Yes, Nashville is growing. No, it's not a small city anymore. But every once and a while you run into people and places that remind you that not everthing is strip malls, parking lots, and chain stores.
After a sales pitch to Belmont University this afternoon, I went by a shop where time has stood still. Davis Cookware and Cutlery Shop is one of the last merchants in trendy Hillsboro Village that were here when I went to grad school twenty years ago. And it seemed dated back then. You walk in to a crowded small store that even has a small space cordoned off for the owner (Ted Jr.) and his son (Ted III) to sit down and enjoy a chat or read a magazine. The other spaces are stuffed with boxes, some of them open, some not, of merchandise. Prices are on price labels stuck to each product. No checkout scanners here.
No matter what you want, you'll end up talking to one of the employee/owners for longer than you were expecting. This time, I end up talking windows with the son and coffee with the dad. There's another son, Scott, that is, at least according to his dad, the most knowledgable coffee guy in Nashville. He's letting me smell many of the coffee that they have for sale while he tells the story of Scott and how he's been a barista for 30 years and has access to "special" beans that are unobtainable to mere mortals.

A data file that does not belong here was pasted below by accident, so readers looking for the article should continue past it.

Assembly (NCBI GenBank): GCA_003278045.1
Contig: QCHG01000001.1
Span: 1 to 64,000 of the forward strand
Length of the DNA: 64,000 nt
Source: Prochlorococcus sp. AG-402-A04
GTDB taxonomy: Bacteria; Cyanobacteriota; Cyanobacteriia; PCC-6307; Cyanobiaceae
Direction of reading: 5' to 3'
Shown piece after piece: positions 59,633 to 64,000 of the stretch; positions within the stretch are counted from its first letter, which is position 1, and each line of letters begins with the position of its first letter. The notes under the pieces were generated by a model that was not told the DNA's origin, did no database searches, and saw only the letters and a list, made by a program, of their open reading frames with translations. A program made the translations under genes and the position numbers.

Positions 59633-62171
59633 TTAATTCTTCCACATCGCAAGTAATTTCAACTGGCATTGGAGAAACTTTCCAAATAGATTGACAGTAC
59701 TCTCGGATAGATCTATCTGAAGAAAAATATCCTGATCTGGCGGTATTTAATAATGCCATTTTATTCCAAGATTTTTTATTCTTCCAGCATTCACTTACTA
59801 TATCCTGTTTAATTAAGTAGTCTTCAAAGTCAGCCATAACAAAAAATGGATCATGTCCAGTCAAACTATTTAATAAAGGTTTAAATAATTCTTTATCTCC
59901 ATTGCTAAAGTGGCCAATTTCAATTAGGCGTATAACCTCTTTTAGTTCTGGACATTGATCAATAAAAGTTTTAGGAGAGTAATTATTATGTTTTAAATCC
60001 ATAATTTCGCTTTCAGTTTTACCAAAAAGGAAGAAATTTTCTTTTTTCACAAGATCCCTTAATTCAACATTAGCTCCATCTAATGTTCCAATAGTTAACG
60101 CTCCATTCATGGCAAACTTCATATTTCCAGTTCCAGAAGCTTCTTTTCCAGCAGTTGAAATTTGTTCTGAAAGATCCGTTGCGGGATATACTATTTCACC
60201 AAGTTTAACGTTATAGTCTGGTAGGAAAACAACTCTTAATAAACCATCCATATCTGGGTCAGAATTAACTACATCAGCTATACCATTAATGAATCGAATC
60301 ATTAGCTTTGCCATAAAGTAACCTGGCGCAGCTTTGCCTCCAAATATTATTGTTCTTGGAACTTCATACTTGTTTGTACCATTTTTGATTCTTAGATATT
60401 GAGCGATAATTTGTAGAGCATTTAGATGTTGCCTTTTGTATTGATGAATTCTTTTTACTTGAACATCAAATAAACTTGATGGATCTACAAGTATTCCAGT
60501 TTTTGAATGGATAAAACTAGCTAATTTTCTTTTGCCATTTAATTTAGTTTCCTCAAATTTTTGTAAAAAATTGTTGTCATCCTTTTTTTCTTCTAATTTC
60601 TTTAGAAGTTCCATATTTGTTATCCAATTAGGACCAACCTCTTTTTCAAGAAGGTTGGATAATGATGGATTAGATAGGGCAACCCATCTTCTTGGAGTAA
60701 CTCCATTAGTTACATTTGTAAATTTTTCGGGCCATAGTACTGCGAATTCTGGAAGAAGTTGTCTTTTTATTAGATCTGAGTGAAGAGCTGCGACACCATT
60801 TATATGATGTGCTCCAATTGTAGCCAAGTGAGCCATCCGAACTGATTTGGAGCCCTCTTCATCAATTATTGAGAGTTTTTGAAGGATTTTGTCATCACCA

So after 20 minutes of being on the receiving end of a monolog, I leave with Scott's number and how exactly to get to his unmarked, private coffee shop in an industrial district. I'm intrigued enough to try it, though I know I don't have the trained taste buds to appreciate great coffee.
It was a surreal experience that I know I can repeat at any time. Or at least until Ted Jr. passes the baton.
Categories: Local Adventure